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SCOTUS rules against Indiana farmer in seed patent case

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A unanimous Supreme Court of the United States has ruled that patent exhaustion doesn’t allow a farmer to reproduce patented seeds through planting and harvesting without the patent holder’s permission.

The justices handed down the ruling Monday morning in Bowman v. Monsanto Co., et al., 11-796, in which Monsanto Co. sued Indiana farmer Vernon Hugh Bowman for patent infringement. Bowman purchased Monsanto’s patented Roundup Ready soybeans from an authorized dealer for his first crop of the season. Those seeds have been genetically altered to survive exposure to the herbicide glyphosate.

But in an effort to reduce planting costs, Bowman purchased soybeans intended for consumption from a grain elevator and planted them later in the season. He harvested some of the soybeans that contained the Roundup Ready trait to use again for late-season planting in the next season.

The purchase agreement of Roundup Ready soybeans permits a grower to plant those seeds in only one season, and a grower may not save them for replanting or supply them to anyone else for that purpose.

The District Court in the Southern District of Indiana ruled in favor of Monsanto, which the Federal Circuit affirmed, awarding nearly $85,000 in damages to Monsanto.

Bowman argued that exhaustion shouldn’t apply in this case because he is using seeds in the normal way farmers do. Allowing Monsanto to interfere with that use would create an impermissible exception to the exhaustion doctrine for patented seeds.

“Our holding today is limited — addressing the situation before us, rather than every one involving a self-replicating product. We recognize that such inventions are becoming ever more prevalent, complex, and diverse,” Associate Justice Elena Kagan wrote, noting it was Bowman, and not the bean, who controlled the reproduction of Monsanto’s patented invention. “In another case, the article’s self-replication might occur outside the purchaser’s control. Or it might be a necessary but incidental step in using the item for another purpose. We need not address here whether or how the doctrine of patent exhaustion would apply in such circumstances.

“In the case at hand, Bowman planted Monsanto’s patented soybeans solely to make and market replicas of them, thus depriving the company of the reward patent law provides for the sale of each article. Patent exhaustion provides no haven for that conduct,” the court held.

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  1. I gave tempparry guardship to a friend of my granddaughter in 2012. I went to prison. I had custody. My daughter went to prison to. We are out. My daughter gave me custody but can get her back. She was not order to give me custody . but now we want granddaughter back from friend. She's 14 now. What rights do we have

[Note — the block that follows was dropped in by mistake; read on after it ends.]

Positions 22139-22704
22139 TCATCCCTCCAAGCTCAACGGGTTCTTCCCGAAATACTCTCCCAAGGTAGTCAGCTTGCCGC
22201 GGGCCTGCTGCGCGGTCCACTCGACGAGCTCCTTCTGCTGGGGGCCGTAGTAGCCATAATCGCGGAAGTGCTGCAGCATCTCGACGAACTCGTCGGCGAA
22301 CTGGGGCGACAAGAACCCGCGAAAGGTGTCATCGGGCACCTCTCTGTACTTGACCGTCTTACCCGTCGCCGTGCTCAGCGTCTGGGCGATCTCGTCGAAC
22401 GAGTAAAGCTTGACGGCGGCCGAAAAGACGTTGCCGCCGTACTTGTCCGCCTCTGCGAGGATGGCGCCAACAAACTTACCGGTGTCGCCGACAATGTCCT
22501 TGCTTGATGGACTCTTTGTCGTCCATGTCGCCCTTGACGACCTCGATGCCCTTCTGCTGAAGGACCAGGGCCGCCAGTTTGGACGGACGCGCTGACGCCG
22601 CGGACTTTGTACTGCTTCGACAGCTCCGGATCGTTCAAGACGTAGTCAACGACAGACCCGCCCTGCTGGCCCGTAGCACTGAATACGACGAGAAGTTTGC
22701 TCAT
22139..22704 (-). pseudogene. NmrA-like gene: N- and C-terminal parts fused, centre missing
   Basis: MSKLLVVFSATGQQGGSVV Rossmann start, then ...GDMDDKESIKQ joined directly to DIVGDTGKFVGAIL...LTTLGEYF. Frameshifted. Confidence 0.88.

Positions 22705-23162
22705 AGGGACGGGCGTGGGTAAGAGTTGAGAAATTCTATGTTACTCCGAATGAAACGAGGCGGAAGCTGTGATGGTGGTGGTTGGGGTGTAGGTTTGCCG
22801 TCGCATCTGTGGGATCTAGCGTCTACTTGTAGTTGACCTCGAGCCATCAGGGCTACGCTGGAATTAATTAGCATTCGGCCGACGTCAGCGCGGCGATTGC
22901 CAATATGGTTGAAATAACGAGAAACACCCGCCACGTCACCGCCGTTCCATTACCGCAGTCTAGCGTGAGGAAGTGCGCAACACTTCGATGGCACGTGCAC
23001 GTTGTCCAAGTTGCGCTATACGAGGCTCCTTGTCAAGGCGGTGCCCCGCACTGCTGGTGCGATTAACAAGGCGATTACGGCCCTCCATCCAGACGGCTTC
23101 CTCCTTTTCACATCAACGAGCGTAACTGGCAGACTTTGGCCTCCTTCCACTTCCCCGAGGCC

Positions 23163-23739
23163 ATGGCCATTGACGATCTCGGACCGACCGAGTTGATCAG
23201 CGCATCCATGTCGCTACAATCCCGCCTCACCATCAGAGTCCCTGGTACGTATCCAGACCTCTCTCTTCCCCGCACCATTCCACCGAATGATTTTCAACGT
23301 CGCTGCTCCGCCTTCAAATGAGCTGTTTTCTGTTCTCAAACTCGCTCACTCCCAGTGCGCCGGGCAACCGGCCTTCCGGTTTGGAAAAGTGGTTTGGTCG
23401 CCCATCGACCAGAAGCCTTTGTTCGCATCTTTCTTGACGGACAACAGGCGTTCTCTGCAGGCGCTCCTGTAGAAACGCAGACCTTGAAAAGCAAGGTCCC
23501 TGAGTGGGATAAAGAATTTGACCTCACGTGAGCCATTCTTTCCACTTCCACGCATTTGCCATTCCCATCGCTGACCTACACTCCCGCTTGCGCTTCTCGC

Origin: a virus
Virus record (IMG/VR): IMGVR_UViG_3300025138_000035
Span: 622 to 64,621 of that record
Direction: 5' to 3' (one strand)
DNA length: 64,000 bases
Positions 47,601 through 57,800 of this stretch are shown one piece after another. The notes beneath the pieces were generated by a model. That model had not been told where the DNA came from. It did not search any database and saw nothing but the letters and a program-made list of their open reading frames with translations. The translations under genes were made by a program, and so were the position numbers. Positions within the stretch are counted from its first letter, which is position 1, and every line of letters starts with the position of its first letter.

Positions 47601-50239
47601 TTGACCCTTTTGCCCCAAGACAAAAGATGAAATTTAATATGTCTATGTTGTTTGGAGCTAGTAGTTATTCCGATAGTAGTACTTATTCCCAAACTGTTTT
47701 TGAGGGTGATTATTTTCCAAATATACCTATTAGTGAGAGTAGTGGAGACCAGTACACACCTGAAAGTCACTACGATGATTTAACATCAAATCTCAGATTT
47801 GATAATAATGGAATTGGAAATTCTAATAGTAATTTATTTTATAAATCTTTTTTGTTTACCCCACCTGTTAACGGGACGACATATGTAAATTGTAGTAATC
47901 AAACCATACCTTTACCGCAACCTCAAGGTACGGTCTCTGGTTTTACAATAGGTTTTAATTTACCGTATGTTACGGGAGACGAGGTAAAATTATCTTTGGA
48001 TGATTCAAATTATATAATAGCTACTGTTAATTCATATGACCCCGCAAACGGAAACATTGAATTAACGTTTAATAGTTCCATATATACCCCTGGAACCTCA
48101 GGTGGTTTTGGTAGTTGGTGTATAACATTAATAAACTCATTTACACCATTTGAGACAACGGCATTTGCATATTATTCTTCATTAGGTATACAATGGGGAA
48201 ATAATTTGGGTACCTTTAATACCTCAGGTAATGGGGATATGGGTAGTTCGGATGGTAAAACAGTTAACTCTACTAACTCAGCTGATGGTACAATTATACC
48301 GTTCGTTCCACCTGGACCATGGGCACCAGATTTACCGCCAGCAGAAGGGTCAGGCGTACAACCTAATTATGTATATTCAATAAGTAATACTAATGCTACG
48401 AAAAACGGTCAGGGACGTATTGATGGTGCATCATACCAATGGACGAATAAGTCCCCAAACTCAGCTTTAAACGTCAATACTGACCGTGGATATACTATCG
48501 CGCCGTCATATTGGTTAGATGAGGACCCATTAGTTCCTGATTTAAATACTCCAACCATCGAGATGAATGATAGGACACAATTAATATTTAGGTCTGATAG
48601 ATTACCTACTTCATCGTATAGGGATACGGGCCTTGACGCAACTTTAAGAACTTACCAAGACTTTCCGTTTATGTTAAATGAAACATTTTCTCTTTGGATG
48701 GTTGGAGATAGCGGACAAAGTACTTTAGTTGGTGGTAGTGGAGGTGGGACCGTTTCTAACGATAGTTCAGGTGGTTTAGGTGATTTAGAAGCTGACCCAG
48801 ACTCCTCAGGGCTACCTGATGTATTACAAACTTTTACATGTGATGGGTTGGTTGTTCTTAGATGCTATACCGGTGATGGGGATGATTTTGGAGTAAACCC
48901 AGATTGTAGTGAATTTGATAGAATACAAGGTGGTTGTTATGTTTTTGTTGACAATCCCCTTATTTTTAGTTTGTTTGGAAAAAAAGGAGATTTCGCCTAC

2. This sure is not what most who value good governance consider the Rule of Law to entail: "In a letter dated March 2, which Brizzi forwarded to IBJ, the commission dismissed the grievance “on grounds that there is not reasonable cause to believe that you are guilty of misconduct.”" Yet two month later reasonable cause does exist? (Or is the commission forging ahead, the need for reasonable belief be damned? -- A seeming violation of the Rules of Profession Ethics on the part of the commission) Could the rule of law theory cause one to believe that an explanation is in order? Could it be that Hoosier attorneys live under Imperial Law (which is also a t-word that rhymes with infamy) in which the Platonic guardians can do no wrong and never owe the plebeian class any explanation for their powerful actions. (Might makes it right?) Could this be a case of politics directing the commission, as celebrated IU Mauer Professor (the late) Patrick Baude warned was happening 20 years ago in his controversial (whisteblowing) ethics lecture on a quite similar topic: http://www.repository.law.indiana.edu/cgi/viewcontent.cgi?article=1498&context=ilj

  3. I have a case presently pending cert review before the SCOTUS that reveals just how Indiana regulates the bar. I have been denied licensure for life for holding the wrong views and questioning the grand inquisitors as to their duties as to state and federal constitutional due process. True story: https://www.scribd.com/doc/299040839/2016Petitionforcert-to-SCOTUS Shorter, Amici brief serving to frame issue as misuse of govt licensure: https://www.scribd.com/doc/312841269/Thomas-More-Society-Amicus-Brown-v-Ind-Bd-of-Law-Examiners

  4. Here's an idea...how about we MORE heavily regulate the law schools to reduce the surplus of graduates, driving starting salaries up for those new grads, so that we can all pay our insane amount of student loans off in a reasonable amount of time and then be able to afford to do pro bono & low-fee work? I've got friends in other industries, radiology for example, and their schools accept a very limited number of students so there will never be a glut of new grads and everyone's pay stays high. For example, my radiologist friend's school accepted just six new students per year.

  5. I totally agree with John Smith.

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